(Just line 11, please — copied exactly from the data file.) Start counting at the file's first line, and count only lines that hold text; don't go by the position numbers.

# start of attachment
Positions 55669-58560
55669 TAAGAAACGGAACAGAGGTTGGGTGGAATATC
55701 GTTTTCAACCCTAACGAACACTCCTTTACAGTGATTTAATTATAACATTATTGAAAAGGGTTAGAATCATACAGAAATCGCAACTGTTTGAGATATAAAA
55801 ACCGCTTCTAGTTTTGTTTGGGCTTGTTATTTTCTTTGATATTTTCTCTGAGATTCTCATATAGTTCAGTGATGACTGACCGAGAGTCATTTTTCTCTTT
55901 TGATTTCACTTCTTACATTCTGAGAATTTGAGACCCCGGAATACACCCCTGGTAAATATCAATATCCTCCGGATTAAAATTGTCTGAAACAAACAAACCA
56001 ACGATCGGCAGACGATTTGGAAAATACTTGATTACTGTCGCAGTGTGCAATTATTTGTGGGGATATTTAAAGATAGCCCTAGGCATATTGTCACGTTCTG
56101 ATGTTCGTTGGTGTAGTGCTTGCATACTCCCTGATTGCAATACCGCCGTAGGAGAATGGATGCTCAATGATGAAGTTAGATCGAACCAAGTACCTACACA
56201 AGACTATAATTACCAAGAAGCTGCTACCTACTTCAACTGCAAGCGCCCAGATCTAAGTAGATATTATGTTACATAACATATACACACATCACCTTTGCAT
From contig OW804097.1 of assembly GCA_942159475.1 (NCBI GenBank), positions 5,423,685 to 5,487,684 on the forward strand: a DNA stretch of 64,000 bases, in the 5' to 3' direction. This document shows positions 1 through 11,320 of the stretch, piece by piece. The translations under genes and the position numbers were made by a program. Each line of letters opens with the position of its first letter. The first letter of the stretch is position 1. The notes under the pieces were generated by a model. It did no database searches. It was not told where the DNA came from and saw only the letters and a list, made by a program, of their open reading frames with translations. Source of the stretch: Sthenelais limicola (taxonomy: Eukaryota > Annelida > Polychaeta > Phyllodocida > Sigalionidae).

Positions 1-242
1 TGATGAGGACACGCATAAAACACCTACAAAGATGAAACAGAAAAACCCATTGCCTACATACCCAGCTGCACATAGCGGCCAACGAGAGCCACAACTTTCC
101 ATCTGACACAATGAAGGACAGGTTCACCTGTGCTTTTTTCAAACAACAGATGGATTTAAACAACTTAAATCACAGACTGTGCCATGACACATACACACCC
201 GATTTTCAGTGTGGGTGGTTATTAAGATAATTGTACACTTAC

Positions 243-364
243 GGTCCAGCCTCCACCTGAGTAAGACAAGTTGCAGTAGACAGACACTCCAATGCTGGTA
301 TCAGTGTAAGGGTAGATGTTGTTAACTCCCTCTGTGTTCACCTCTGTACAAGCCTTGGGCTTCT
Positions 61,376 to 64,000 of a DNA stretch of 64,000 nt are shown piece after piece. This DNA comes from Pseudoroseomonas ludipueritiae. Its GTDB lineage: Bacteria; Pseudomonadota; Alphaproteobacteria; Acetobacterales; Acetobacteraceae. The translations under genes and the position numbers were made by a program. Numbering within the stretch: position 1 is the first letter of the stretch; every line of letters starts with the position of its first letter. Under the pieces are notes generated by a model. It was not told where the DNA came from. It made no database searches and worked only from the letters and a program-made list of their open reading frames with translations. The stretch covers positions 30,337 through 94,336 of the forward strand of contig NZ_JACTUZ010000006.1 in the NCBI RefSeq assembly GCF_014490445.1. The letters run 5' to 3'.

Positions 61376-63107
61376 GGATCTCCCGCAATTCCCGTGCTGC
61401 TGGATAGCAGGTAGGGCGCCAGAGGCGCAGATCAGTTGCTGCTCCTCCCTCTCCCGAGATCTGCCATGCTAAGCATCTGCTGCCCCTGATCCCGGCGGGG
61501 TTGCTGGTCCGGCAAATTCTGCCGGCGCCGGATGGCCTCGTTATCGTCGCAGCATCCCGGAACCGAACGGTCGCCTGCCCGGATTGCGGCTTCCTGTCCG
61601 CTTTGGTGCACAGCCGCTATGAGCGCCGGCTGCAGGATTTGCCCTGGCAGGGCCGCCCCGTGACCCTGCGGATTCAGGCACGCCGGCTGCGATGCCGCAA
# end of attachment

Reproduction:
1 TGATGAGGACACGCATAAAACACCTACAAAGATGAAACAGAAAAACCCATTGCCTACATACCCAGCTGCACATAGCGGCCAACGAGAGCCACAACTTTCC